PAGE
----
Kelty (2008) Two Bits, Chapter 3
Kelty, C. 2008. Two Bits: The Cultural Significance of Free Software. Durham, N.C.: Duke University Press.
PART II FREE SOFTWARE
Chapter 3. The Movement
97 This second part each chapter history of one of 5 practices that make up Free Software: ‘creating a movement, sharing source code, conceptualizing openness or open systems, writing copyright (and copyleft) licenses, and coordinating collaborations’.
98 All five practices part of a ‘collective technical experimental system’ that crystallised in 1998-9.
98 Movement = when geeks argue and discusss about Free Software. They may disagree but all recognise that they are ‘doing the same thing’. So ‘the practice of creating a movement is the practice of talking about the meaning and necessity of the other four practices’.
[Is the movement a meta-practice? (see Peterson, reading practices, this blog) Is it an anchoring practice? (see Couldry 2004, Media as practice)].
99- Forking Free Software, 1997-2000
99 FS forked in 1998 when Open Source term emerged – each term led to separate narrative. Open Source linked to dotcom dreams of disintermediation and cost-cutting, had profit-making dimension. By contrast, Free Software was about legal resistance to ‘intellectual-property expansionism’.
101- Netscape decides to release its source code for reasons to do with the five core practices of FS, as well as galvanising the new FS movement:
1. Sharing source code: although trouble persuading people that this made business sense
2. Conceptualising open systems
3. Writing licenses: 104 but when wrote own Netscape license this spliced the recursive public into half
4. Coordinating collaborations:
105 much harder than all the ‘spurious talk about “self-organizing” systems and emergent properties of distributed collaboration’. In practice, software engineering is ‘a notoriously hard problem’. 107 But Netscape didn’t succeed – cautionary tale is that you can’t just expect ‘the magic pixie dust of ‘open source” to do marvels. ‘Software is hard. The issues aren’t that simple’.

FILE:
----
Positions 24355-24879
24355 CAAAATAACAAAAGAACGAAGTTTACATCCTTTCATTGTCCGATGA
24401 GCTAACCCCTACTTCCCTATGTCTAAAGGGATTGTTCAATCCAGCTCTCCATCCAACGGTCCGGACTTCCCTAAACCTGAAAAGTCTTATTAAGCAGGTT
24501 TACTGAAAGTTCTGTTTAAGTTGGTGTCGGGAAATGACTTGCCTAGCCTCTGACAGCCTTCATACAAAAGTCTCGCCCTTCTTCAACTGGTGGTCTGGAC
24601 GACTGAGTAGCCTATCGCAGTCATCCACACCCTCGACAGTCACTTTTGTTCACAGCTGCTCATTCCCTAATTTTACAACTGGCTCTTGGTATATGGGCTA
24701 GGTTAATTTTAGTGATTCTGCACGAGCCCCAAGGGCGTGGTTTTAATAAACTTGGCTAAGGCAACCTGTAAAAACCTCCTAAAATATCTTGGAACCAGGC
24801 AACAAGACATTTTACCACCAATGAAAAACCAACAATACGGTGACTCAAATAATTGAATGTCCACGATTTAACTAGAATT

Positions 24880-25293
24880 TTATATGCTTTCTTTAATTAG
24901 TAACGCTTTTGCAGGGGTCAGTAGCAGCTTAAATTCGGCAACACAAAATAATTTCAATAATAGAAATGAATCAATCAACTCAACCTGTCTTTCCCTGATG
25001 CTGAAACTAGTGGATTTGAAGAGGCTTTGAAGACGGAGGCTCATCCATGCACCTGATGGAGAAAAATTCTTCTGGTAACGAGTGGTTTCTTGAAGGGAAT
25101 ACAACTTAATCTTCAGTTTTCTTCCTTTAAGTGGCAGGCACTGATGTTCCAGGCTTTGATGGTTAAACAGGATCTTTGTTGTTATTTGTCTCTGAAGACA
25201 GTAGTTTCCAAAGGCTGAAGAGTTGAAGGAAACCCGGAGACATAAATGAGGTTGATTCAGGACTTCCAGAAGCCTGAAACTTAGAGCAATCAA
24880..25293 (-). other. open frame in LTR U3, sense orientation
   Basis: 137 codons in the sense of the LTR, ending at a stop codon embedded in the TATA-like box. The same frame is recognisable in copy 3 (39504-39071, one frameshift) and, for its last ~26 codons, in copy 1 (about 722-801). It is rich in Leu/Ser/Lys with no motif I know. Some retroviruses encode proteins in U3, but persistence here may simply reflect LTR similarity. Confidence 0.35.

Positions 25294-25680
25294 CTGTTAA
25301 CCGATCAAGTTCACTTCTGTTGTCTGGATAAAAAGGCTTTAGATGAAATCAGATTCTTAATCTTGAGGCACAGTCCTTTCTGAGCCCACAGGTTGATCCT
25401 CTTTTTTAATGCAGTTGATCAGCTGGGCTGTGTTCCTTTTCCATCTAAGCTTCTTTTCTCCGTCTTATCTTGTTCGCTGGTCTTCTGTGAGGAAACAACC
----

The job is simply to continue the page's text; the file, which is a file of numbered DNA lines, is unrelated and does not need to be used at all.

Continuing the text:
5. Fomenting movements:
108 Raymond suggested Open Source at a 1997 summit. 109 Trouble is he stressed new forms of coordination over new practices of sharing code or writing copyright licenses. Raymond not into enhanced human liberty but into development model of innovation in software production. A pragmatist and libertarian who had no time for what he regarded as the dreamy communitarianism of Stallman and his Free Software Foundation. Thought Stallman’s dogmatism was preventing business world from adopting Free Software.
112 Raymond et al won recognition for Free Software and its role in the success of the Internet, but under ‘true name’ of Open Source. 112 At any rate, in practical terms, geeks still did things as usual; ‘different narratives for identical practices’.
112- A Movement?
113 FS and Open Source are NOT:
- collectives: no membership
- informal organisation: i.e. not bands of hackers, crackers or thieves
- a crowd: this is temporary, while FS extended in time
- social movement: FS and OS ‘share practices first, and ideologies second’
So the movement shares basic agreement over ‘the other four kinds of practices’.
[But is ‘movement’, I wonder, the best term to describe the meta-practice of talking about the other four practices?]
[Also, could we regard FS as a recursive field of practice? a field with its own sectors, fundamental laws, sites, arenas, leading practitioners, apprentices, etc, see Postill this blog]
[At any rate, I’m reminded here of Boellstorff equally helpful clarification of what Second Life is NOT; such conceptual ground clearing is fundamental if the argument is to proceed].
114 ‘figuring out’ via reflection is crucial to FS and its recursivity
114 The movement is a practice of storytelling: ‘affect- and intellect-laden lore that orients existing participants toward a particular problem, contests other histories, parries attacks from outside, and draws in new recruits’.
114 Researcher must be aware of geeks’ ‘archival hubris’ – virtually all their discussions are archived
Before 1998, no movement existed. But suddenly geeks had to take sides – either Free Software or Open Source.
[Isn’t this a classic Victor Turnerian ‘arena’ pointing to the potential usefulness of regarding FS as a political field in the classic Manchester School definition, i.e. a field in which struggles over public matters are fought out – see this blog and Turner’s Dramas, Fields and Metaphors; see also edited volume Political Anthropology, 1966].
116 OS and FS materially identical, but different ideologies. OS privileges technopreneuralism, while FS privileges individual creativity and self-fashioning via software creation [very similar to Linden Lab’s rhetoric about Second Life?].
116 This ideological discrepancy but practical sameness means that ‘the real space of politics and contestation is at the level of these practices and their emergence’. [Erm, I’m not clear about this, will revisit it later].